Grand Rapids is the first city in Michigan to establish a 100% renewable goal.
MICHIGAN CITIES ARE GOING 100% RENEWABLE
Clean, renewable energy is our future and around the world, cities are leading the way. More than 20 U.S. cities have set 100% renewable energy goals, including Grand Rapids and Traverse City. Make your community a clean energy leader! Read more and see our toolkit to find out how.
WHY 100%? For a stable climate, scientists agree we need to shift to 100% renewable energy (RE) in just decades, and doing so will bring many benefits. It will make healthier communities for our families, boost local economies, create jobs, and it saves cities money. For these reasons and more, many communities in Michigan are going 100% renewable.
IMPROVES HEALTH & CREATES JOBS
If our state gets to 100% renewable energy, Michigan families would save over $150 in energy costs and $2,000 in health care costs every year. Moving off fossil fuels would reduce the air pollution that triggers asthma attacks and respiratory illnesses, improving quality of life and saving lives.
Clean energy also creates good-paying local jobs and makes local economies more resilient. The U.S. solar industry employs over 260,000 people and solar jobs grew 17 times faster than the overall economy in 2016. And wind energy has led to millions of dollars for rural landowners in some rural Michigan counties. 100% RE is good for communities and is good for Michigan!
100% IS ACHIEVABLE
Research shows it’s doable, and cities are already doing it. Peer-reviewed, published studies have found that 100% clean, RE is achievable for the entire U.S. right now, and will just become easier as storage and other technologies improve. Renewables and efficiency now cost less than any other energy source in Michigan, and are expanding rapidly, with large solar arrays now being built in Cadillac, Grand Rapids, East Lansing and other parts of the state.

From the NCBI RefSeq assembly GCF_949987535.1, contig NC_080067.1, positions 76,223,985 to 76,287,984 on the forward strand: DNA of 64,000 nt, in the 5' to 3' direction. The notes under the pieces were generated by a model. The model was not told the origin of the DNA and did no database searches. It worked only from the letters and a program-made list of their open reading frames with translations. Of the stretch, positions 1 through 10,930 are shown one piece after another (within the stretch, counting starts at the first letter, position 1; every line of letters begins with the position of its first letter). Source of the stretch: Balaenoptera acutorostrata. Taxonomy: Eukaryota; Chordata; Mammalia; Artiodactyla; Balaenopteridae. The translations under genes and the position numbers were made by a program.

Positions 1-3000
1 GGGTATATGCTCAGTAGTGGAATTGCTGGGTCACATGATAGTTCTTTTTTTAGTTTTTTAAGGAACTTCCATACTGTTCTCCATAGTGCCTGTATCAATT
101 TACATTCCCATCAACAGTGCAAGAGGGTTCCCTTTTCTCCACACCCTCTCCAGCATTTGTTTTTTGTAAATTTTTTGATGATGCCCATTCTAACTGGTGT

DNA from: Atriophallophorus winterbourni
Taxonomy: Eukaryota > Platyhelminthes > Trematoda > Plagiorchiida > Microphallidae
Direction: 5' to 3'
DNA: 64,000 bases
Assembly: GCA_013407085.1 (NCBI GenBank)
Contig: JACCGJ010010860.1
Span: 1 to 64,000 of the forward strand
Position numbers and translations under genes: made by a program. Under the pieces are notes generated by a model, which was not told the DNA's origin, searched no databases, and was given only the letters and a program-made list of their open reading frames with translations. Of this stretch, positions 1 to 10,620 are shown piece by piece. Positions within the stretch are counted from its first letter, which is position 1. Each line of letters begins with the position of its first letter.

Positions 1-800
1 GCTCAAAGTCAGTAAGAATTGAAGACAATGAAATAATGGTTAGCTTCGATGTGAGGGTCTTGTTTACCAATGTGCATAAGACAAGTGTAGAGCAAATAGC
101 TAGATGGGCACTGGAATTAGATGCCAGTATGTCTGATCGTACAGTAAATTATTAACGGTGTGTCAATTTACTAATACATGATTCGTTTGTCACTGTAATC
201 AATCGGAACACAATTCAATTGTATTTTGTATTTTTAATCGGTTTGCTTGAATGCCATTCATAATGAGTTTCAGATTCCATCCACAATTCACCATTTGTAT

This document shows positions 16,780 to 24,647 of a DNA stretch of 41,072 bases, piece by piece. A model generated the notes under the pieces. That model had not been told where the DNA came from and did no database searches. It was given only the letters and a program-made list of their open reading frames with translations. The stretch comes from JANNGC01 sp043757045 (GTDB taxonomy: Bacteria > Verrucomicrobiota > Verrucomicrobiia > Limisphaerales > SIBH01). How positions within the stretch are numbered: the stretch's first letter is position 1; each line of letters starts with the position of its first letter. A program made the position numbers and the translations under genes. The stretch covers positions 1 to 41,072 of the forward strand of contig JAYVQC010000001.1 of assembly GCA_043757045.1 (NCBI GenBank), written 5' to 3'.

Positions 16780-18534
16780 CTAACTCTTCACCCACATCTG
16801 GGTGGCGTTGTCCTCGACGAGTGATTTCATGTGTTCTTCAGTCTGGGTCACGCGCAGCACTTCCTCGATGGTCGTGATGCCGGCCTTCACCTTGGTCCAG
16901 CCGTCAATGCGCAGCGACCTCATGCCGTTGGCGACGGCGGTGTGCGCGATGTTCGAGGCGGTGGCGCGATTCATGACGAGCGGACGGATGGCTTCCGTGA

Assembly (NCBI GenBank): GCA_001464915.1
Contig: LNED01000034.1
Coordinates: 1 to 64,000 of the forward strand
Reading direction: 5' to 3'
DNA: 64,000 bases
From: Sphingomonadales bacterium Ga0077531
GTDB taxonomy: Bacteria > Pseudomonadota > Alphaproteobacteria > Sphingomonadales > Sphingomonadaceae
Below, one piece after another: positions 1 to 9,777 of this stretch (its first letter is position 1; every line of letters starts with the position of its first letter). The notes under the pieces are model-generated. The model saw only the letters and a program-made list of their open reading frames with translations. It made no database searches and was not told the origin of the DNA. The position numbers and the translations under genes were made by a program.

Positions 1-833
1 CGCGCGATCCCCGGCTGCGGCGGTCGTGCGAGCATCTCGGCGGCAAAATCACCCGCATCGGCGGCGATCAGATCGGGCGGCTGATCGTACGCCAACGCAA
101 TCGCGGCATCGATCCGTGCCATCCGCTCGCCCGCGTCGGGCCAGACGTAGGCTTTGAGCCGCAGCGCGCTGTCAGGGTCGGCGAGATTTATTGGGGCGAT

CITIES ARE LEADING THE WAY
More than 20 cities in the U.S. have set or achieved 100% RE goals. Burlington, Vermont has already achieved its 100% RE goal, and the city will save $20 million over the next decade as a result of its 100% RE goal!
|City||By Year||City||By Year|
|Achieved||Palo Alto, CA||2017|
|Burlington, VT||Achieved||Park City, UT||2032|
|Columbia, SC||2020||Pueblo, CO||2035|
|East Hampton, NY||2030||Rochester, MN||2031|
|Georgetown, TX||2017||Salt Lake City, UT||2032|
|Grand Rapids, MI||2025||San Diego, CA||2035|
|Greenburg, KS||Achieved||San Francisco, CA||2020|
|Lancaster, CA||2020||San Jose, CA||2022|
|Moab, UT||2032||Santa Monica, CA||2033|
|Nassau, NY||2020||Traverse City, MI||2020|
Even entire nations and states are setting 100% RE goals – Hawaii has a 100% by 2045 renewable electricity goal and Costa Rica already is powered by 100% renewable electricity.
CASE STUDY: TRAVERSE CITY GOES ALL IN
Traverse City is a city on the shores of the Great Lakes that draws tourists from around the world. A 100% RE goal helps protect these resources and solidify the community as a leading sustainable city. Local groups came together in spring of 2016 with the goal of passing a 100% RE goal. They researched how it could be done, then met with the mayor, city commissioners, and electric utility. They also held community events with former Grand Rapids Mayor Heartwell, who led a 100% RE goal there. In December 2016, Traverse City unanimously passed a 100% RE goal for city operations by 2020. This is the first step. A Green Team is also creating a plan to make all of Traverse City run on renewable energy.
MAKE YOUR COMMUNITY A CLEAN ENERGY LEADER
Most Americans support more clean energy and care about climate change. Unfortunately, there are serious efforts at the state and federal levels to halt and roll back our clean energy and climate policies. Action at the local level is more important than ever.
We can work with our communities, take our future into our own hands, do what is right and move rapidly toward 100% renewable energy.
 The Solar Foundation: http://www.thesolarfoundation.org/solar-accounts-1-50-new-u-s-jobs-2016/
 Michigan Public Service Commission: http://www.michigan.gov/mpsc/0,4639,7-159-16400_17280-376729--,00.html